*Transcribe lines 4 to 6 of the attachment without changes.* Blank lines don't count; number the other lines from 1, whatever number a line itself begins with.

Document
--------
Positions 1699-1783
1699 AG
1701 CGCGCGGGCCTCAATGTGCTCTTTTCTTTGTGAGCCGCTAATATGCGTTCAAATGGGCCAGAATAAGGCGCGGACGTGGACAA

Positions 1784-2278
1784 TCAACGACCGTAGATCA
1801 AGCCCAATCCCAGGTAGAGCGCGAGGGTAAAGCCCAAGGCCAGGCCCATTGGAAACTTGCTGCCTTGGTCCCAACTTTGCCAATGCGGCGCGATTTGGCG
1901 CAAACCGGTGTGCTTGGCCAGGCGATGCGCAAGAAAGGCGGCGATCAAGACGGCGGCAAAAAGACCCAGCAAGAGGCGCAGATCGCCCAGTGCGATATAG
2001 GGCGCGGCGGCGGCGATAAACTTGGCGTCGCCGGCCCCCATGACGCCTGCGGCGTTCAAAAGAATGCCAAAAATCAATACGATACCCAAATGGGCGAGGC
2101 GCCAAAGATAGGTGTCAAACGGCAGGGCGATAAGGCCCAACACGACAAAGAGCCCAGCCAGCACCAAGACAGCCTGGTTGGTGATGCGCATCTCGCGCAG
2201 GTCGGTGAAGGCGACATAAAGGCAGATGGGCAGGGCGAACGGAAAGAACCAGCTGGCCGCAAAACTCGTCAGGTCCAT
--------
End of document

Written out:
Positions 1784-2278
1784 TCAACGACCGTAGATCA
1801 AGCCCAATCCCAGGTAGAGCGCGAGGGTAAAGCCCAAGGCCAGGCCCATTGGAAACTTGCTGCCTTGGTCCCAACTTTGCCAATGCGGCGCGATTTGGCG